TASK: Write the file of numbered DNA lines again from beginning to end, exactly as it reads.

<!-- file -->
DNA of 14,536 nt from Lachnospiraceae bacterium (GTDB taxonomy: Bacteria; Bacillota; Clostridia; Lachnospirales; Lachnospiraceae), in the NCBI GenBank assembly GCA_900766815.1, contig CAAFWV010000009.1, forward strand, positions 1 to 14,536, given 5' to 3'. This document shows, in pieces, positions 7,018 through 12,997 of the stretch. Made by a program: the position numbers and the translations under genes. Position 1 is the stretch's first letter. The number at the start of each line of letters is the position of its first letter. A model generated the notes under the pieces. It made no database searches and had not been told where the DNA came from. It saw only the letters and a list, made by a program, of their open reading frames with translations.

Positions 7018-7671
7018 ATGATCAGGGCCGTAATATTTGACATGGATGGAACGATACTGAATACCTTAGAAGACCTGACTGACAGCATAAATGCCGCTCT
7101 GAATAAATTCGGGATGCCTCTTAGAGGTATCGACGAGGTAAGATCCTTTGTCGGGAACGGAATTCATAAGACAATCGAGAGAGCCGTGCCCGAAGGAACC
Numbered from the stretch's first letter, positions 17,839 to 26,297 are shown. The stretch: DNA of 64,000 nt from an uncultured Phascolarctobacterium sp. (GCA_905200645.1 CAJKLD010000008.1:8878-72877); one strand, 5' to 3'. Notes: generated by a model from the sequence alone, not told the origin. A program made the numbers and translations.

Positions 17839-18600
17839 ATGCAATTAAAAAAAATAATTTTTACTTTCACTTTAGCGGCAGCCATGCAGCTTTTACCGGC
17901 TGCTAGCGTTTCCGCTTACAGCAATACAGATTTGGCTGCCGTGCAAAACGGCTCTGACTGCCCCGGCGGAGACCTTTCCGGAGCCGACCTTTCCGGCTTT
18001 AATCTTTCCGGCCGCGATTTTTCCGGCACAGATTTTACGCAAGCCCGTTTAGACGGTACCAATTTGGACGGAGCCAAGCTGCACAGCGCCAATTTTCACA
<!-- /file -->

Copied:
DNA of 14,536 nt from Lachnospiraceae bacterium (GTDB taxonomy: Bacteria; Bacillota; Clostridia; Lachnospirales; Lachnospiraceae), in the NCBI GenBank assembly GCA_900766815.1, contig CAAFWV010000009.1, forward strand, positions 1 to 14,536, given 5' to 3'. This document shows, in pieces, positions 7,018 through 12,997 of the stretch. Made by a program: the position numbers and the translations under genes. Position 1 is the stretch's first letter. The number at the start of each line of letters is the position of its first letter. A model generated the notes under the pieces. It made no database searches and had not been told where the DNA came from. It saw only the letters and a list, made by a program, of their open reading frames with translations.

Positions 7018-7671
7018 ATGATCAGGGCCGTAATATTTGACATGGATGGAACGATACTGAATACCTTAGAAGACCTGACTGACAGCATAAATGCCGCTCT
7101 GAATAAATTCGGGATGCCTCTTAGAGGTATCGACGAGGTAAGATCCTTTGTCGGGAACGGAATTCATAAGACAATCGAGAGAGCCGTGCCCGAAGGAACC
Numbered from the stretch's first letter, positions 17,839 to 26,297 are shown. The stretch: DNA of 64,000 nt from an uncultured Phascolarctobacterium sp. (GCA_905200645.1 CAJKLD010000008.1:8878-72877); one strand, 5' to 3'. Notes: generated by a model from the sequence alone, not told the origin. A program made the numbers and translations.

Positions 17839-18600
17839 ATGCAATTAAAAAAAATAATTTTTACTTTCACTTTAGCGGCAGCCATGCAGCTTTTACCGGC
17901 TGCTAGCGTTTCCGCTTACAGCAATACAGATTTGGCTGCCGTGCAAAACGGCTCTGACTGCCCCGGCGGAGACCTTTCCGGAGCCGACCTTTCCGGCTTT
18001 AATCTTTCCGGCCGCGATTTTTCCGGCACAGATTTTACGCAAGCCCGTTTAGACGGTACCAATTTGGACGGAGCCAAGCTGCACAGCGCCAATTTTCACA